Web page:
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You want to soundproof that wall so that you can play your favorite music and movies without having to worry about complaints from your neighbors.
While looking for solutions, you may have come across suggestions of using acoustic foam which is easy to install and not too expensive.
But, will acoustic foam soundproof your room?
Before we come to a conclusive answer, there are a few things to understand here.
Soundproofing Vs Sound Absorption
Many people confuse soundproofing with sound absorption. On the contrary, the two are entirely different.
Soundproofing is basically anything to do with noise isolation or in other words, minimizing sound from entering or leaving an enclosed area.
Sound absorption, on the other hand, is to do with acoustics or rather minimizing reflections inside an area for better sound quality.
So, by ‘acoustic’ foam, what is meant is that the foam is designed for sound absorption thereby improving the acoustics in a room.
Does this mean that a good sound absorbing material would not be a good soundproofing material?
To give you an example, drywall is good for soundproofing and helps in sound absorption as well.
What is a Good Soundproofing Material
Whenever you want to soundproof a room, there are four criteria that must be met for good results.
The four elements on soundproofing are described in detail on Ted White’s website and we will discuss that a bit later. By the way, Ted White is a renowned soundproofing expert and is considered an authority for soundproofing advice on Avsforum.
Here, when we want to define what a good soundproofing material is, MASS is the element to consider.
As brought out by Ted White, for sound to travel through a surface, it has to actually ‘move it ever so slightly’. Sound waves cause a surface to vibrate and it is this vibration that causes transfer of sound through walls, ceilings and floors.
A heavy wall would be difficult to move and hence, would be more soundproof than a wall made of lighter material. This is true for floors and ceilings as well.
There is one rider to this though. A heavy material will be good for soundproofing provided that it is not a good conductor of sound.
That is why concrete is not good for soundproofing as it is a good conductor of sound.
Will Acoustic Foam Soundproof A Room
Foam is too light. Even the densest of foams will never come close enough to provide any kind of meaningful soundproofing.
And if you are looking to soundproof a theater room, you will need 20 feet thick foam to make a difference, no exaggeration.
Hence, acoustic foam is not suitable for soundproofing applications even though it is a poor conductor of sound.
Acoustic foam is just a type of foam which is designed for sound absorption and will do practically nothing for soundproofing. At most, it would be able to block some high frequencies.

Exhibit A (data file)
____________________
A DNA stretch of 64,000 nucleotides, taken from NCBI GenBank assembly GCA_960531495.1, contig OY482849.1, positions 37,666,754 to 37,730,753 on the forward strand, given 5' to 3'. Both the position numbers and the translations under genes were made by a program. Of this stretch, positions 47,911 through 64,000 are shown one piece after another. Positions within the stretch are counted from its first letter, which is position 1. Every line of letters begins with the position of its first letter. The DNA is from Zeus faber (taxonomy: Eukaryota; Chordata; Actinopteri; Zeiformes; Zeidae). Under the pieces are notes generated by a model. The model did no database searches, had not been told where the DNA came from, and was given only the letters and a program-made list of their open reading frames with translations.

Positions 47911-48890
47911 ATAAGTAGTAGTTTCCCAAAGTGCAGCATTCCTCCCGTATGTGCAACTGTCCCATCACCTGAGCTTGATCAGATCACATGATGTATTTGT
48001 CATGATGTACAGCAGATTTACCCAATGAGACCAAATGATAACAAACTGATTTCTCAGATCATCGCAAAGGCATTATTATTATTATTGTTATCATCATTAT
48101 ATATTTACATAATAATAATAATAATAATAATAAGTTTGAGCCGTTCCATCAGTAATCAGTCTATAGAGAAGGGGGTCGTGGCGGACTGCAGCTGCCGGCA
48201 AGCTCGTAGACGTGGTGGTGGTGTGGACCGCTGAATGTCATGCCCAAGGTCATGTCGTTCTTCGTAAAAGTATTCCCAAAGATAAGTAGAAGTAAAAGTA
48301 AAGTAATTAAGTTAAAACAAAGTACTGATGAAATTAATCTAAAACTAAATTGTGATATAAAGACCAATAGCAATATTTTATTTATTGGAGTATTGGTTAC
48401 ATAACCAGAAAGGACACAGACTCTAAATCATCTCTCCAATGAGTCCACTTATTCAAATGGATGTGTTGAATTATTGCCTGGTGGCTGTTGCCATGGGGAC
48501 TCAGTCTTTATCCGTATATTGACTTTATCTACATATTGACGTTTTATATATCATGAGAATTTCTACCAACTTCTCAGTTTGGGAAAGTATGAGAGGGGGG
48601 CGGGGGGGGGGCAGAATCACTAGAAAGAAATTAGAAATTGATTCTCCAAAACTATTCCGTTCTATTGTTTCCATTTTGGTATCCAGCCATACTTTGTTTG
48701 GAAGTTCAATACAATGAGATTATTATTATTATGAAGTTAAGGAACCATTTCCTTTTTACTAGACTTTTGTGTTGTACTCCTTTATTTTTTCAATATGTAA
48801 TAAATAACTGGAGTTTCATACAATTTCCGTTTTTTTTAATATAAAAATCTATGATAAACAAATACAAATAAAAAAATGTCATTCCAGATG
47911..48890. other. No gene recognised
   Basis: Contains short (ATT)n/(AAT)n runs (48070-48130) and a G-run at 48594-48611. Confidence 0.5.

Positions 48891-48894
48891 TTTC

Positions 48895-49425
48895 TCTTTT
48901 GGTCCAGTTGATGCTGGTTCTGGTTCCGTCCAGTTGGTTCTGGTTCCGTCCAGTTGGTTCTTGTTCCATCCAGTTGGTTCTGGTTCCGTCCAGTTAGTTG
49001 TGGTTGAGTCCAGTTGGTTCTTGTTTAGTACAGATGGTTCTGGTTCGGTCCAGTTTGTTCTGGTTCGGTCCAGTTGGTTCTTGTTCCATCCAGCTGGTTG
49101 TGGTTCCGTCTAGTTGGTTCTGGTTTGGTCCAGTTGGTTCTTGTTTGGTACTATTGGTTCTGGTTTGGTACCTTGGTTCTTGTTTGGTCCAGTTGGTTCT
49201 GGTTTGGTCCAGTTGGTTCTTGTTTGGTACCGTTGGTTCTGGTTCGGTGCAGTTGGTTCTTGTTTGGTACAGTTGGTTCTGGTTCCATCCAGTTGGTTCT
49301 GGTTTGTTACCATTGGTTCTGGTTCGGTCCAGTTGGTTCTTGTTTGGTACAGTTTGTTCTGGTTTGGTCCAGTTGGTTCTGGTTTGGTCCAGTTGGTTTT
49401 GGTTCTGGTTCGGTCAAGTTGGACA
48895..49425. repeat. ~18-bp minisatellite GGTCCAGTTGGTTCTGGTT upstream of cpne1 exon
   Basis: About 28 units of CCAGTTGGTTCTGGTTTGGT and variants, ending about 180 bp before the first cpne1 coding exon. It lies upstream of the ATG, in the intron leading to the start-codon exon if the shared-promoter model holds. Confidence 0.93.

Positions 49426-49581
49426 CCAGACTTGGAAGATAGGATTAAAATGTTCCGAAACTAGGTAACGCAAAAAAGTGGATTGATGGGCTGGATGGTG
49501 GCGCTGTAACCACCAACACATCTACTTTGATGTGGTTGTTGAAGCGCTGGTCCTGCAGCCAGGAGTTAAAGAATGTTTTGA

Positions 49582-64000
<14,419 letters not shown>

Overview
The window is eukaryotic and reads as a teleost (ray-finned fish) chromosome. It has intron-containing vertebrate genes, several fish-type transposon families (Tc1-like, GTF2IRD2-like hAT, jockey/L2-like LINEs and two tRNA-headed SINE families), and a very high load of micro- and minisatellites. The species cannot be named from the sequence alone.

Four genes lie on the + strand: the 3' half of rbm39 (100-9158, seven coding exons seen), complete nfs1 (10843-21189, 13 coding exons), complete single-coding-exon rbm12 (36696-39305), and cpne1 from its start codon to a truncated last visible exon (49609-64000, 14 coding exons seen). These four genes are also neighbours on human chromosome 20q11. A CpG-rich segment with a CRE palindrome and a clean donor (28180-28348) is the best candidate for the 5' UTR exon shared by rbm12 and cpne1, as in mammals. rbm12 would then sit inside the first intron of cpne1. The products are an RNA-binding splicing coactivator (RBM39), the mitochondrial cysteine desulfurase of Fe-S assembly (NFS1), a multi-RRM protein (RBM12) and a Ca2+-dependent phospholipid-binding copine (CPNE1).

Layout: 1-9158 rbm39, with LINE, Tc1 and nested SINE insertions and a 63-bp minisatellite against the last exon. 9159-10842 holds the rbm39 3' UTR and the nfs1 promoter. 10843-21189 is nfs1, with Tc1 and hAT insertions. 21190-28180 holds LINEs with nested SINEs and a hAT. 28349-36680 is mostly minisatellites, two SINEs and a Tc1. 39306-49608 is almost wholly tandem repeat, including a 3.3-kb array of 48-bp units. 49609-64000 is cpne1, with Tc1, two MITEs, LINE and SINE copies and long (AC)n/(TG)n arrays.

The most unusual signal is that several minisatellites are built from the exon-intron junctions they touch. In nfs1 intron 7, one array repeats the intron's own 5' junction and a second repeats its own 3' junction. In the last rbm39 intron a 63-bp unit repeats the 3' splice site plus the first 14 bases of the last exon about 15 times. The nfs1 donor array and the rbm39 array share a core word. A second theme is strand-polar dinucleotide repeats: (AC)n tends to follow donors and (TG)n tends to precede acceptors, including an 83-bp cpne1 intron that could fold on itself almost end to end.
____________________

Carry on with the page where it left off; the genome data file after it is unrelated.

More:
But, for the mid and lower end frequencies, there will be no effect, whatsoever.
The Best Solution for Soundproofing
Before you go into serious soundproofing and spend your money, the first step is to identify what is causing noise to enter or leave your room. Don’t blindly assume that it is from the walls.
If the neighbor’s apartment is on the other side of the wall, you will have to check his room too. Check whether sound is getting transferred from air vents, cracks or gaps in the doors.
Compare your room with a fish tank. Any leak in the fish tank will let all the water out. Similarly, in a room, any leak will let all the sound out and let in sound from outside.
After you have checked everything, sealed all places where sound can possibly leak, then only go about soundproofing. This step is very important.
The best way to soundproof a wall or a ceiling is by adding a layer of good soundproofing material while incorporating the four elements of soundproofing. Here they are once again.
Let us assume that we want to soundproof a wall.
This may be a little confusing to a newbie. Decoupling is basically not connecting the studs directly to the walls.
In the figure below by Brighton Soundproofing Ltd, a resilient channel is used to limit the contact points between the studs and the drywall.
With this, the sound that is transferred from the inside wall of the room to the stud and beyond is less.
Insulation would be required between the studs or else the hollow cavities will create resonance.
However, the insulating material should be loose enough to dissipate sound energy. If it is dense, it will transfer sound from the inner wall to the outer wall.
And my top picks for insulation materials.
Sheetrock, OSB and MDF are some of the best materials for soundproofing as they have a lot of mass. The most popular is sheetrock or drywall as it is cost effective, easy to maintain and has good acoustic properties as well.
The drywall that you attach will also vibrate when sound waves strike it. By adding another layer of drywall with a damping compound sandwiched in between, you can limit the walls from vibrating.
The extra layer of drywall would also add to the mass thereby improving the amount of soundproofing.
I would advise anybody who is thinking of soundproofing, not to waste money on foam.
And, just to reiterate, acoustic foam has not the same as noise isolation foam.
Soundproofing a room or a house is not an easy task. Outsourcing would be expensive and DIY is risky if you are not sure what you are doing.
The basics of soundproofing have been covered in this post. In case you like to go DIY, I would recommend the master soundproofing thread at avsforum.